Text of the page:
Ships: IMO increases awareness on Sulphur 2020

...Encourages cooperation among stakeholders


IMO Secretary-General, Kitack Lim

The International Maritime Organisation (IMO) has intensified the awareness among stakeholders, on the proposed sulphur emission cuts from ships to a limit of 0.5% m/m (mass by mass) for those operating outside designated emission control areas, while those in designated emission control areas would remain at 0.10% by 1 January, 2020.
According to the IMO, the initiative will benefit human health and the environment, though it would also represent a challenge for the industry.

Secretary-General of the IMO, Kitack Lim, during a symposium on IMO 2020 and Alternative Fuels, which held at the IMO on October 17 and 18 and attended by over 300 delegates, said: “Collaborations among key stakeholders is essential for the smooth landing of the IMO 2020.”

The Secretary-General said stakeholders had undertaken so much work preparing for IMO 2020, considering that the date had been confirmed since 2016, as well as series of guidance and guidelines for  shipowners , and flag and port States.

The guidance and guidelines are importance and necessary because the current limit is 3.50%, making the proposed new limits to mark a significant change, and for most ships, it would mean a switch to new types of compliant fuel oils; the very low sulphur oil (VLSFO), and the blends are new to the market, the IMO said.

Expectations of a volatile price and demand and supply of the new compliant fuel oil is high, though representatives from the oil and gas industry confirmed  that the product would be available in most locations and many ships would be loading the new compliant fuel oils before the end of 2019.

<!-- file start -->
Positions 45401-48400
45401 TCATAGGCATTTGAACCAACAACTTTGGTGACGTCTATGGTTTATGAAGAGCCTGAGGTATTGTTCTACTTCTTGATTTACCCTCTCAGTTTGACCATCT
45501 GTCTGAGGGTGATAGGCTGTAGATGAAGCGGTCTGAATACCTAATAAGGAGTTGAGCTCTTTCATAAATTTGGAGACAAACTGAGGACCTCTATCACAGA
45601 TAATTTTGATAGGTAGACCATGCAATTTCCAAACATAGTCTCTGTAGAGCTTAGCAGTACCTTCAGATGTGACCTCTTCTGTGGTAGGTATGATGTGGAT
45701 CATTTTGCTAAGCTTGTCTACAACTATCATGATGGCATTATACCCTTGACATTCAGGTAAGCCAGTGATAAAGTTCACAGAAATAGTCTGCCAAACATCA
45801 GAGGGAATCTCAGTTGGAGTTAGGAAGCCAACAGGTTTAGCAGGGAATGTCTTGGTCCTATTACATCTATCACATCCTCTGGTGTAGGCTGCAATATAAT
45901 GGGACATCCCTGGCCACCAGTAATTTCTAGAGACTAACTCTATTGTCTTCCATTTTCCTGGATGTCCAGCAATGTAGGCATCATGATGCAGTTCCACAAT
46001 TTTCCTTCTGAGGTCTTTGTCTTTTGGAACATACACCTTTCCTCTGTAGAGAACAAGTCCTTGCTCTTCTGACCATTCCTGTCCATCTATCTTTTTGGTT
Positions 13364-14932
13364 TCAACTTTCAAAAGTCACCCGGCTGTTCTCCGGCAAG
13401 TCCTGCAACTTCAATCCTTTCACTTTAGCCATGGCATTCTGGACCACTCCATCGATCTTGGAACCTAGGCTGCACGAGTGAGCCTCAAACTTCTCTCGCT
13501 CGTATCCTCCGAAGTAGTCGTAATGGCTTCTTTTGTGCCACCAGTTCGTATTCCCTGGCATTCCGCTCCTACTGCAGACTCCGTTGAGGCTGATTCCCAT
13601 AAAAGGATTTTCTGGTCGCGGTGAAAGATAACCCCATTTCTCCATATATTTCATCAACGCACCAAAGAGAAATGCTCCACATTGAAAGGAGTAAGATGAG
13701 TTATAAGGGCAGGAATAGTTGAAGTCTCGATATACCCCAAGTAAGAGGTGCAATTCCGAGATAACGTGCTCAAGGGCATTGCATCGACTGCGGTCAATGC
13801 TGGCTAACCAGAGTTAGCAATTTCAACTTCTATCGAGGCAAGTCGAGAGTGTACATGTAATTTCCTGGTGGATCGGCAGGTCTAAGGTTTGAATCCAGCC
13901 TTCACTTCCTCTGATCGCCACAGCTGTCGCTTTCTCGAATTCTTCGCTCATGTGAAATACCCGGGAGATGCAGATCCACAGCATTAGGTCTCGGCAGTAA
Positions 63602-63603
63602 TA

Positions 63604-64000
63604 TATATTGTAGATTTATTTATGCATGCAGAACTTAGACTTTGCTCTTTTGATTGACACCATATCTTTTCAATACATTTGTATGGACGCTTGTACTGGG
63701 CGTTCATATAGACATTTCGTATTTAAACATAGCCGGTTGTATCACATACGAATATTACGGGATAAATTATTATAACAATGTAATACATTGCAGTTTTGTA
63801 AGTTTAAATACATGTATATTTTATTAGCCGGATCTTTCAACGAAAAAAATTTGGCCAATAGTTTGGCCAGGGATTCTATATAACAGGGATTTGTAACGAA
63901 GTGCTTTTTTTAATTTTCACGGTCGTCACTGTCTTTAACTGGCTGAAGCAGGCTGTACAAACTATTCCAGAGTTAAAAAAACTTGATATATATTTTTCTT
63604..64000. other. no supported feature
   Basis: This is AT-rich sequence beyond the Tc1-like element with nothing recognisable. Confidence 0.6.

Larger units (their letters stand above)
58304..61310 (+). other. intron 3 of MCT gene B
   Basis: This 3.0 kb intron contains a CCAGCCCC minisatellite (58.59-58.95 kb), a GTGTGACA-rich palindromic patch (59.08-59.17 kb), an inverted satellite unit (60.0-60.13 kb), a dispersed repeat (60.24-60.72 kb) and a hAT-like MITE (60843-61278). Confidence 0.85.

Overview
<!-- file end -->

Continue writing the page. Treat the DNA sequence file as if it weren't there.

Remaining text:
The discussions at the symposium also concluded that with time the price and demand and supply would achieve a balance, considering that there are many actors, from refiners, to bunker suppliers, to ships and the shipping industry.

 "It is all going to be about market dynamics - but supply and demand will get in balance. It will not be an easy transition, but we will get there," said Eddy van Bouwel, Chair, marine fuels committee, IPIECA.

Speakers touched on the challenges new blends of fuel oil might bring, including potential quality issues providing challenges, in particular to the ship's engineers, and the need for preparedness was reiterated, including crew training and reviewing clauses in charter parties.

Other speakers explained how scrubbers (which will be installed on around 4,000 ships) and - to a lesser extent – LNG, are being used to meet the sulphur 2020 limit as well as the potential to reduce other emissions from ships.

A range of speakers, including those from Member Governments, those from shipping, refineries, fuel oil suppliers and legal professionals were in attendance.

IMO's Hiroyuki Yamada, Director of Marine Environment Division, reiterated the importance of cooperation among all stakeholders and encouraged Member Governments, shipping, refinery, fuel oil supply and relevant industries, as well as charterers, to finalize their preparations for IMO 2020.

IMO said it would make every effort to support the consistent implementation of IMO 2020 on Sulphur limit.
Credit: IMO